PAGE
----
Eighteen new seed varieties developed in Timor Leste are thriving despite tough local conditions. Tried and tested by Timorese farmers, the quality seeds are contributing to higher yields and production rates than traditional varieties, and reducing the nation’s import requirements and hungry season.
When Timor Leste achieved independence in 2002, years of struggle for statehood had taken a toll on local agriculture. More than 63% of the country’s population were farmers but war had isolated them from the advances and advantages of agricultural research. “The best thing we could do was to get farmers access to new varieties from around the world,” explains research agronomist Dr Rob Williams. Fourteen years on, the innovative ‘Seeds of Life’ project from the Australian Centre for International Agricultural Research (ACIAR) has produced 18 new high-yielding seed varieties of staple crops, including cassava, groundnuts, maize, rice, sweet potatoes, mung beans and red beans that have been trialled, tested and replicated by Timorese farmers for Timorese conditions.
To get world class seed stock for testing, the project sent a mayday call to a range of CGIAR centres involved in agricultural research for development. Back came sacks of seeds from around the globe and about 3,000 Timorese farmers were involved in the early research phase, providing feedback on yields, storage abilities, taste and returns at market. “We wanted to know if they could produce more food if they changed varieties – without changing anything else, no other inputs,” states Williams. Using a new variety gave some farmers twice the crop yield in half the time – such as sweet potato in 4 months instead of 8 months.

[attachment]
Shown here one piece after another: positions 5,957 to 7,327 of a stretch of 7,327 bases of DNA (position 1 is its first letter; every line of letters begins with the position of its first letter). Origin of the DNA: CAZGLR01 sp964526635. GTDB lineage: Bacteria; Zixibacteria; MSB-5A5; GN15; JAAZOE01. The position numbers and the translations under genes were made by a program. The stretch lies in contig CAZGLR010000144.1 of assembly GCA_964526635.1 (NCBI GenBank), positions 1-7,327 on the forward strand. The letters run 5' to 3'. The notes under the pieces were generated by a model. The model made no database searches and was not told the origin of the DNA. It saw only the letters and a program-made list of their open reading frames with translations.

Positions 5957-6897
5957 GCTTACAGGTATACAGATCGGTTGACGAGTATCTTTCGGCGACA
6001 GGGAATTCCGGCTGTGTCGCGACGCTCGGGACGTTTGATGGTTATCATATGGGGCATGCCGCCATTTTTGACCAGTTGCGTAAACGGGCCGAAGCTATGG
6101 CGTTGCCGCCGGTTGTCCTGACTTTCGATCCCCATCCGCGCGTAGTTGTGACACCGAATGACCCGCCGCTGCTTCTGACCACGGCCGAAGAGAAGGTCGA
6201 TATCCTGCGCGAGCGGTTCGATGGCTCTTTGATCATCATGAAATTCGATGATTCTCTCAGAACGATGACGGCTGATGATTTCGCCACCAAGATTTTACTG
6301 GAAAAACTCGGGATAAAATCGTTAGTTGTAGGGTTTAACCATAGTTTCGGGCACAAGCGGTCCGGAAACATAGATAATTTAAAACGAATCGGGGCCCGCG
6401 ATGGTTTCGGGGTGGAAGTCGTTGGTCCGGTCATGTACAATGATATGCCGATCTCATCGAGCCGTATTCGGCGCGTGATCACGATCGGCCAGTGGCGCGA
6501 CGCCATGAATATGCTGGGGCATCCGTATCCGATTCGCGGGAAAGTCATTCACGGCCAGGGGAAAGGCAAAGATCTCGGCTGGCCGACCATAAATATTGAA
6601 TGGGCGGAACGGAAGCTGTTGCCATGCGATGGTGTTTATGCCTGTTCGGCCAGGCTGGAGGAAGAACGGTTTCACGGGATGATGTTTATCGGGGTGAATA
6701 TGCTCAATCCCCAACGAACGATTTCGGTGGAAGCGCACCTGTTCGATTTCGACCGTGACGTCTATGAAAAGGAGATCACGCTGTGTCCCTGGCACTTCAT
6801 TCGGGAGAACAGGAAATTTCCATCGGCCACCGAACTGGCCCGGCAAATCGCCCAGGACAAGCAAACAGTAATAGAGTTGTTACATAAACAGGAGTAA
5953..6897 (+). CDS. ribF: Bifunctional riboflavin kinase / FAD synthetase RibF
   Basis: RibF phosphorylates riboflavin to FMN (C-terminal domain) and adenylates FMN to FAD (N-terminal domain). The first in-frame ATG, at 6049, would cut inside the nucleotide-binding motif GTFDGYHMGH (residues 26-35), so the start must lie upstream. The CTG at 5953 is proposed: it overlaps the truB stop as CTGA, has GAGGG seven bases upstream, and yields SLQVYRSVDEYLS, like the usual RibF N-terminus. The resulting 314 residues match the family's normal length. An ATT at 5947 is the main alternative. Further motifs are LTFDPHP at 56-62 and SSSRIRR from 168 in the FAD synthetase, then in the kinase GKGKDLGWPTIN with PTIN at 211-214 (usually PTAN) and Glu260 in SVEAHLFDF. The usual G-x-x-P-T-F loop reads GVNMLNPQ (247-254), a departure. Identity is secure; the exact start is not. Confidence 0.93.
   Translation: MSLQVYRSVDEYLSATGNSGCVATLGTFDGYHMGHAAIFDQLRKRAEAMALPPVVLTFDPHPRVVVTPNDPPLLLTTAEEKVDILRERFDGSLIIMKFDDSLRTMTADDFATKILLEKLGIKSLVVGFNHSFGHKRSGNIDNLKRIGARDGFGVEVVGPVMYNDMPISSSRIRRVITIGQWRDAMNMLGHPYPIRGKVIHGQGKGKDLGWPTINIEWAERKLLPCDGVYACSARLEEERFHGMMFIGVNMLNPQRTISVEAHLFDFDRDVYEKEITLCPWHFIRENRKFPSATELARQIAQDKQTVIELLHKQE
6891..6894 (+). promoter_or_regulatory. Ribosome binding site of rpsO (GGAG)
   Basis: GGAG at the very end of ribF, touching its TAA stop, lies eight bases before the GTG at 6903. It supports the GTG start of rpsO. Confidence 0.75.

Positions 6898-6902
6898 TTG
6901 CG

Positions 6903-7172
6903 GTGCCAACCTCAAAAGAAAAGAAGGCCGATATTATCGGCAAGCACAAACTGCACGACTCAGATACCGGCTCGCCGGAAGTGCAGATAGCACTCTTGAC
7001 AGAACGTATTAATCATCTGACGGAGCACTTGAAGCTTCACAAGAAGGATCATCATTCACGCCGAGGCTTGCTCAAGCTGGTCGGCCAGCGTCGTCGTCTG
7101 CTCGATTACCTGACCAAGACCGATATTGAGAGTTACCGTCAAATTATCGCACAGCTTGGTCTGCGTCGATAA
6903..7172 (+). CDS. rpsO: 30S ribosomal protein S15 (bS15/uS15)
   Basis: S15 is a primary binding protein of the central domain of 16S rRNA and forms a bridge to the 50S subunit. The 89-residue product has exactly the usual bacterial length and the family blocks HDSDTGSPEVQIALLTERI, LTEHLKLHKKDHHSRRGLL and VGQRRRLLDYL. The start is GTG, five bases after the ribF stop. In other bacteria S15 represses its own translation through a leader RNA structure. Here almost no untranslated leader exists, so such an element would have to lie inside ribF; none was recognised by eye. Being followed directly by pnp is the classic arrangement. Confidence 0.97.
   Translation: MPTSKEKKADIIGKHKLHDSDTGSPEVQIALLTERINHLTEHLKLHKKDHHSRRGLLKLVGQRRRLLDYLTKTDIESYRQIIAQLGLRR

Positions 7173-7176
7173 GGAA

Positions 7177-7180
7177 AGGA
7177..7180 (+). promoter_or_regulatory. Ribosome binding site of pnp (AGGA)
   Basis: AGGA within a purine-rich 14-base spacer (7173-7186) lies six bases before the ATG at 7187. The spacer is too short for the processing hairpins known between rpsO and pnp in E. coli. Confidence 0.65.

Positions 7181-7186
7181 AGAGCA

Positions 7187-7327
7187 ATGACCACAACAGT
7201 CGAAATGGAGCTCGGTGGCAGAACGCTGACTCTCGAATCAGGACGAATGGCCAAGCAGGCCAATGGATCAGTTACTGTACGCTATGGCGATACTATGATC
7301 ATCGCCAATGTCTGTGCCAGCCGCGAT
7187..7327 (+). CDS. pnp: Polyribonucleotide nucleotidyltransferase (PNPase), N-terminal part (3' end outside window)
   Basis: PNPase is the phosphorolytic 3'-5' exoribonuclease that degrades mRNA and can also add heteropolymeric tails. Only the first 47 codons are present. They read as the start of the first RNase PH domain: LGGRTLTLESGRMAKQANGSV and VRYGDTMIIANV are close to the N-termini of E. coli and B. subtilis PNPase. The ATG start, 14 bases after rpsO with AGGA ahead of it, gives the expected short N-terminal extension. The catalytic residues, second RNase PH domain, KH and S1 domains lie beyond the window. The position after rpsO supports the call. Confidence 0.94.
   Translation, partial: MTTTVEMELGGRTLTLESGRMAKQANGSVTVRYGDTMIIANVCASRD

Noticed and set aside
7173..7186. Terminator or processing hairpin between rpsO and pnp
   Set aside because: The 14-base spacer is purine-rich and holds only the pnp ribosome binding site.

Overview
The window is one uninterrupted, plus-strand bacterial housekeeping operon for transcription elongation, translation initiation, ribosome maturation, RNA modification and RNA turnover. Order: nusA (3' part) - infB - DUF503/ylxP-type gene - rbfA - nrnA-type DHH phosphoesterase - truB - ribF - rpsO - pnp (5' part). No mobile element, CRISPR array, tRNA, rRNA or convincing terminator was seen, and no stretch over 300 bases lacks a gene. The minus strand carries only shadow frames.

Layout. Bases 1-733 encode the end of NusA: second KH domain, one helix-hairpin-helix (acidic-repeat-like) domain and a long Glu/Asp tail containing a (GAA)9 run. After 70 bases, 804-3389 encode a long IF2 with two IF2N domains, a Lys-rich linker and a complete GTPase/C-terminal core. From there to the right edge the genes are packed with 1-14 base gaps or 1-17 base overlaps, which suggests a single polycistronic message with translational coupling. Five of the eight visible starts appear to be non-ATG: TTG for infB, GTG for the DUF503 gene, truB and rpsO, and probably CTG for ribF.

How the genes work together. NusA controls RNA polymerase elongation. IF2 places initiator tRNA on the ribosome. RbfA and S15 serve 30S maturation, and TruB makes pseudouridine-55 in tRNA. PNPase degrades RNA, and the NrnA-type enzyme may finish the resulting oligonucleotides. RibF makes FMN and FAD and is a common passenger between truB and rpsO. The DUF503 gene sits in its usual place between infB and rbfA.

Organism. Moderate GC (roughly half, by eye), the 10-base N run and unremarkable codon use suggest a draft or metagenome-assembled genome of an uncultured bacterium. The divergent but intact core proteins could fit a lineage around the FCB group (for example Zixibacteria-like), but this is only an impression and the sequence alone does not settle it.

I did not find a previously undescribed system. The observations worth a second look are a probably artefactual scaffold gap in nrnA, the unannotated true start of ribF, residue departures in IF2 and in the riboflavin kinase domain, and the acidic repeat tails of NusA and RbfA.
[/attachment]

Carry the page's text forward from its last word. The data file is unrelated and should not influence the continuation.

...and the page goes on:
More than 4,000 farm experiments tested the suitability of the new CGIAR varieties with different farmer practices, seasons and agricultural ecological zones. Superior yield, agronomic adaptability and social, environment and gender were also analysed. Top performers were given a Timorese name and launched by Timor Leste’s Ministry of Agriculture and Fisheries (MAF) – there were no hybrids and no issues with patents. To replicate and distribute these selected seeds, community groups multiplied 1 t of seeds into 6 t for community use. This method was used to establish Timor’s National Seed System for Released Varieties, empowering farmers to breed seeds and distribute them through local groups. The groups receive starter seeds, a tarpaulin for spreading seeds on, and storage drums. “They’re usually family-based and can turn 5 or 10 kg of seed into 200 kg,” says Williams. “For sweet potato and rice, it was done via cuttings.” By 2009, about 100 t of seed was distributed to 20,000 farming families.
Now MAF contracts growers to produce 30 t of certified seeds. These seeds are provided to commercial seed producers – there are 69 of these large farmer groups across the country. The seeds are purchased by MAF, FAO and NGOs and distributed to farmers. Farmers can also buy seeds from shops run by their local production group. In 2014–15, sufficient seed was produced by commercial seed producers to replace 75% of the nation’s seed import requirements.
The Timor Leste seed programme has reduced the hungry season and almost doubled production, says ACIAR research manager for crop improvement and management, Dr Eric Huttner. In addition, quality seed of improved varieties has been shown to contribute 15-131% higher yields than traditional varieties. However, the macro- economic climate is changing and young farmers are moving to work in the capital, Dili. “While the yield has increased, some areas of production, particularly rice, have decreased. Cost of production remains too high compared to cheap rice imports from Thailand and Vietnam,” says Huttner.
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